Psychology Dictionary of Arguments

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Jean Piaget on Symbolic Play - Dictionary of Arguments

Upton I 78
Symbolic playPiaget/Upton: Two- and three-year-old children often engage in what Piaget (1923)(1) called symbolic play. In this form of play, children use one object to represent another that they do not have access to at the time, for example a lego block as a hair brush; a chair as a car; a finger as a toothbrush (Boyatzis and Watson, 1993)(2). Having the ability to pretend that a particular object can be something else that is not present shows that they have a mental representation of that object. Gradually, this ability to use symbols becomes more sophisticated, so that by the age of four children no longer need to use an object to symbolise another object that is not present. An imaginary representation can be used;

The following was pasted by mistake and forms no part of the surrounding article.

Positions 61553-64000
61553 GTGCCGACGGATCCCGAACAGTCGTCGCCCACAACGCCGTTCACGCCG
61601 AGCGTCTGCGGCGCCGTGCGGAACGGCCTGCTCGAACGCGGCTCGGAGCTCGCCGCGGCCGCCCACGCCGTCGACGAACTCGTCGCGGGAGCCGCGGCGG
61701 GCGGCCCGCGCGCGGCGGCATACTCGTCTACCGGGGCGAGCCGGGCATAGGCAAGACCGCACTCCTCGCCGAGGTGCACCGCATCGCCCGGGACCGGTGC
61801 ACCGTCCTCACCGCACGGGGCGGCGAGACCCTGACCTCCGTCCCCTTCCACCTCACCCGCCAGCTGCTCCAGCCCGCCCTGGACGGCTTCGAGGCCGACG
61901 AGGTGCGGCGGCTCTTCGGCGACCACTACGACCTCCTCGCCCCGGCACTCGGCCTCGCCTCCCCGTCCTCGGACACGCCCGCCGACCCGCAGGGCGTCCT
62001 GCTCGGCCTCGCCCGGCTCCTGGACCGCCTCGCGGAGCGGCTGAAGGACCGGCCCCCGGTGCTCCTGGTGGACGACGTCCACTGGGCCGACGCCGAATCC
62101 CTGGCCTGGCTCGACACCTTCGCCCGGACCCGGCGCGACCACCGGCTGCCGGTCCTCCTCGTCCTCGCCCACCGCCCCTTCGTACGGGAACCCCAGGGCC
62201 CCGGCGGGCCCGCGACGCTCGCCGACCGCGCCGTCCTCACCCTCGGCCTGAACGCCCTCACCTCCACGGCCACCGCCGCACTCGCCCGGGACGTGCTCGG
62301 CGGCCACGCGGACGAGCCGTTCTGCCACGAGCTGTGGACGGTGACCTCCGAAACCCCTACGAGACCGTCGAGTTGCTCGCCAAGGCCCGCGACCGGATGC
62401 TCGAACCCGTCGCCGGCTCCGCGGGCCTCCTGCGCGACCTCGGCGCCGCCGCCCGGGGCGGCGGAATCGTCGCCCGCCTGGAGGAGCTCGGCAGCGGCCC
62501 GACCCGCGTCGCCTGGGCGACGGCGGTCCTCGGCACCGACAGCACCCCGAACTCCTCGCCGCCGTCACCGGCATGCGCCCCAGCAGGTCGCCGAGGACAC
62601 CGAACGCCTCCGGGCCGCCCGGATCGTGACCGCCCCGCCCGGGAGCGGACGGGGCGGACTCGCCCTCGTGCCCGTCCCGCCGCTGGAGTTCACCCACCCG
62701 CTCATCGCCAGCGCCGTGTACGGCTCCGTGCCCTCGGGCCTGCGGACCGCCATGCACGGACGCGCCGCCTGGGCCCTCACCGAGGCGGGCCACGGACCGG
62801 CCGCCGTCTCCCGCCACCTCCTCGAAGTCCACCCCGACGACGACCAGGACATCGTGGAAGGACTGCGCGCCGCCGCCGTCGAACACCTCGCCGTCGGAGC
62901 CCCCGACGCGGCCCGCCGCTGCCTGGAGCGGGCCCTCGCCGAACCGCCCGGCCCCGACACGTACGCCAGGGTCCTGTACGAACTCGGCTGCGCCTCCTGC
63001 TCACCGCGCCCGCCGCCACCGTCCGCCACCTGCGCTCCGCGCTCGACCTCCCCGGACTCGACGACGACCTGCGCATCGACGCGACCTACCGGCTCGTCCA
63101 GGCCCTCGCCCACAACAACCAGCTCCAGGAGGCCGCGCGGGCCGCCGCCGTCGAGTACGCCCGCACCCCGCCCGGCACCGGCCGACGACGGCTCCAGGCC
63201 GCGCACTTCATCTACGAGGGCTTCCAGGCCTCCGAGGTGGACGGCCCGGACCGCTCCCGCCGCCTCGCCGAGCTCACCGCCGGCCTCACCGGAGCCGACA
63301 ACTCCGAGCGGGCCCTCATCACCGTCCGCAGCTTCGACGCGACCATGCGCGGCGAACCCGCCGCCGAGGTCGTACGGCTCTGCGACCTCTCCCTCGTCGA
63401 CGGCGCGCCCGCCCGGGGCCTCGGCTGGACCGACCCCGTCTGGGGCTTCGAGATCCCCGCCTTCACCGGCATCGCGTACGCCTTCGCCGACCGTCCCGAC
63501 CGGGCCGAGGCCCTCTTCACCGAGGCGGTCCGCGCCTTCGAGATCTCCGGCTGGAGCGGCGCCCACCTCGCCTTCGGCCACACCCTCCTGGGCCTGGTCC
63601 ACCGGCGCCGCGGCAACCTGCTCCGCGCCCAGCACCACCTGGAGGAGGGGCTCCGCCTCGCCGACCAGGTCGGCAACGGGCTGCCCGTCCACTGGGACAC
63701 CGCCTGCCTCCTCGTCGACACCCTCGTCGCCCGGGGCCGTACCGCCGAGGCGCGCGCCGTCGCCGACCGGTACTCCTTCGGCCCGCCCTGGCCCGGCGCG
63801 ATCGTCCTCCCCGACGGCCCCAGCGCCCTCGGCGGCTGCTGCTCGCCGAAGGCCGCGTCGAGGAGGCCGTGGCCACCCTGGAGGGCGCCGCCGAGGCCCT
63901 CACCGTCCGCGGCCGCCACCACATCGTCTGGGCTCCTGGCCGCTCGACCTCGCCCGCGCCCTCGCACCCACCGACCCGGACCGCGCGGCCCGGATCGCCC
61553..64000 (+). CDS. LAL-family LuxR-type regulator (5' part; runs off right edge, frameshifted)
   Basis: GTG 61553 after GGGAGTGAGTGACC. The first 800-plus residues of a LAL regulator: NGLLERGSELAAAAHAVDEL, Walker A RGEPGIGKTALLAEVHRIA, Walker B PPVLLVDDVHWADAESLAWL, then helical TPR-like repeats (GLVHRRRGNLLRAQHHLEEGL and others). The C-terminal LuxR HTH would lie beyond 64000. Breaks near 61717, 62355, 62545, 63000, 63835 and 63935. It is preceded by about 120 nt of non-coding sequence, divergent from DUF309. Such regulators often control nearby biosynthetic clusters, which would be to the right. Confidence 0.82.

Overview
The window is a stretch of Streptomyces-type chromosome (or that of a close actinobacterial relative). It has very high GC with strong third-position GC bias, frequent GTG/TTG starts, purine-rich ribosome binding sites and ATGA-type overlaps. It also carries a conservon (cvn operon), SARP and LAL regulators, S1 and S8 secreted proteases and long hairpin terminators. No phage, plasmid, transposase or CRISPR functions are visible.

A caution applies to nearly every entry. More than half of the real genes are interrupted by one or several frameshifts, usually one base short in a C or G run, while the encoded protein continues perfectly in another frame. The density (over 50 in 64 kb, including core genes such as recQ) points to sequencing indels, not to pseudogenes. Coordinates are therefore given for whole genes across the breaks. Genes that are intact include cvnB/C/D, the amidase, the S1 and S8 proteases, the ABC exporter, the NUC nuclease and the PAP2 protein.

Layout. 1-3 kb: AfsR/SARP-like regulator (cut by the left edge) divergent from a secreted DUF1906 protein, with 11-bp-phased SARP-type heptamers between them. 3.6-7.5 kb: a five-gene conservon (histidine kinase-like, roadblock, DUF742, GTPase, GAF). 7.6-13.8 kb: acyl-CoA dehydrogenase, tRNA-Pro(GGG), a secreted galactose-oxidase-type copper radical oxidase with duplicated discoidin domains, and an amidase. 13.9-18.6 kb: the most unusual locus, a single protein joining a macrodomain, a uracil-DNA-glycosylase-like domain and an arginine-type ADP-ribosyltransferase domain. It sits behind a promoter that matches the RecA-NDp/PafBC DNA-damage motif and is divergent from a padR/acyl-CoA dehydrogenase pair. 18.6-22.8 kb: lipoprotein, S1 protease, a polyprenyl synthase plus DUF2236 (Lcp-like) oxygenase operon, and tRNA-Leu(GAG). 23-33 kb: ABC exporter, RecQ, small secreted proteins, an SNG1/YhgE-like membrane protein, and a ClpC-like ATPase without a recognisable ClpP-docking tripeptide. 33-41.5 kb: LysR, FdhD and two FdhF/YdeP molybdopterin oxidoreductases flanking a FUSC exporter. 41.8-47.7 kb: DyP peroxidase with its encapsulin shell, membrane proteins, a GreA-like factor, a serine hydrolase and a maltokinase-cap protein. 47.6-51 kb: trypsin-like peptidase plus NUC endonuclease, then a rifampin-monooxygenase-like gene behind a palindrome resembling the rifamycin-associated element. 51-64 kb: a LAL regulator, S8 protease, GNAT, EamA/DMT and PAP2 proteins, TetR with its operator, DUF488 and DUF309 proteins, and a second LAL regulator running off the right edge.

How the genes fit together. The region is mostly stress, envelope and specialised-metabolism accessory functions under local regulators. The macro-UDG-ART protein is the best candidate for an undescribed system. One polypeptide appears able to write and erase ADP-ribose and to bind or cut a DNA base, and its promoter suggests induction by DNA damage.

Boyatzis and Watson found that a three or four year old will use their finger as a toothbrush when the object is not present, while a five year old will pretend that he or she is holding a toothbrush.
>Development stages/Piaget
, cf. >Psychological theories on play.

1. Piaget, J. (1923) Language and Thought of the Child. London: Routledge.
2. Boyatzis, C.J. and Watson, M.W. (1993) Preschool children’s symbolic representation of objects through gestures. Child Development, 67(3): 729–35.

Explanation of symbols: Roman numerals indicate the source, arabic numerals indicate the page number. The corresponding books are indicated on the right hand side. ((s)…): Comment by the sender of the contribution. Translations: Dictionary of Arguments
The note [Concept/Author], [Author1]Vs[Author2] or [Author]Vs[term] resp. "problem:"/"solution:", "old:"/"new:" and "thesis:" is an addition from the Dictionary of Arguments. If a German edition is specified, the page numbers refer to this edition.

Piag I
J. Piaget
The Psychology Of The Child 2nd Edition 1969

Upton I
Penney Upton
Developmental Psychology 2011

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